Centrelink’s controversial automated debt recovery service has fundamental flaws in its infrastructure and should be suspended until they have been addressed, according to a Senate committee dominated by the Labor and Greens parties.
The Senate Standing Committee on Community Affairs has claimed that the system has had a “profoundly negative impact on the lives of thousands of Australians” and is suffering mainly as a result of “a fundamental lack of procedural fairness”.
The automation of the debt recovery system in mid-2016 was greatly controversial and has resulted in a number of errors being made, with thousands of customers being incorrectly asked to repay debts. This isn’t the first negative feedback for the automated service, as a report by a Commonwealth Ombudsman also found that customers had been unfairly treated by the debt service.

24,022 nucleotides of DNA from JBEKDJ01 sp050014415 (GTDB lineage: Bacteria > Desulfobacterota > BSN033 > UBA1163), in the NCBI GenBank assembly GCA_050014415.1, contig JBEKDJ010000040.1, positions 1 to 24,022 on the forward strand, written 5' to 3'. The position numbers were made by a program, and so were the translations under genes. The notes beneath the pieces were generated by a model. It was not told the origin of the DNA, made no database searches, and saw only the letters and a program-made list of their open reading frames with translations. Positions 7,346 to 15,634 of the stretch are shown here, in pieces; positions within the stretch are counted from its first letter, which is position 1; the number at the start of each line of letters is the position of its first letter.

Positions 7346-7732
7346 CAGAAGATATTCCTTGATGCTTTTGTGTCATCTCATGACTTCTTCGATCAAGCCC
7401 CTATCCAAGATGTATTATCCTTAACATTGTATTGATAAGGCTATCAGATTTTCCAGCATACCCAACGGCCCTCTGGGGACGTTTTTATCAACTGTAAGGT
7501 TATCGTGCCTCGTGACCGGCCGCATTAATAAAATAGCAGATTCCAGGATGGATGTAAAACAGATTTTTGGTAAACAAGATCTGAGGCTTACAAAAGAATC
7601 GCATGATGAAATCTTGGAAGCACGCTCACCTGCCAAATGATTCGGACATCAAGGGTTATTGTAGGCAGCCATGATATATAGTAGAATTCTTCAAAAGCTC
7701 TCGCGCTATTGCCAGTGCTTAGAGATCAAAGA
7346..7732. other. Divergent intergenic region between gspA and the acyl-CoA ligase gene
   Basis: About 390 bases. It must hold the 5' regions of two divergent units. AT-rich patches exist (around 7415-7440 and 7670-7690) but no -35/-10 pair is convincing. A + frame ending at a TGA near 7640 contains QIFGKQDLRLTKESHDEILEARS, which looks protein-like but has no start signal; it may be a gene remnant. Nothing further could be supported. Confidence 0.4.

The report went as far as to state that the flaws in the system ran so deep that the entire automated service had been “set up to fail”.
Greens Senator Rachel Siewert, who chaired the committee, called for more human oversight into the debt recovery system in order to minimise the impact of structural errors.
“The rest of the committee came away from this deeply distressed and concerned about how people have been affected by this,” Senator Siewert told the ABC.
“They knew they were sending out letters to people who didn’t have debts — they didn’t have a human checking them. There are a series of flaws that together show a lack of procedural fairness.”
A dissenting report into Centrelink by Coalition senators has rejected the need for a suspension of the program, but still admitted that there were some flaws in the system that could have been avoided during the establishment of the scheme.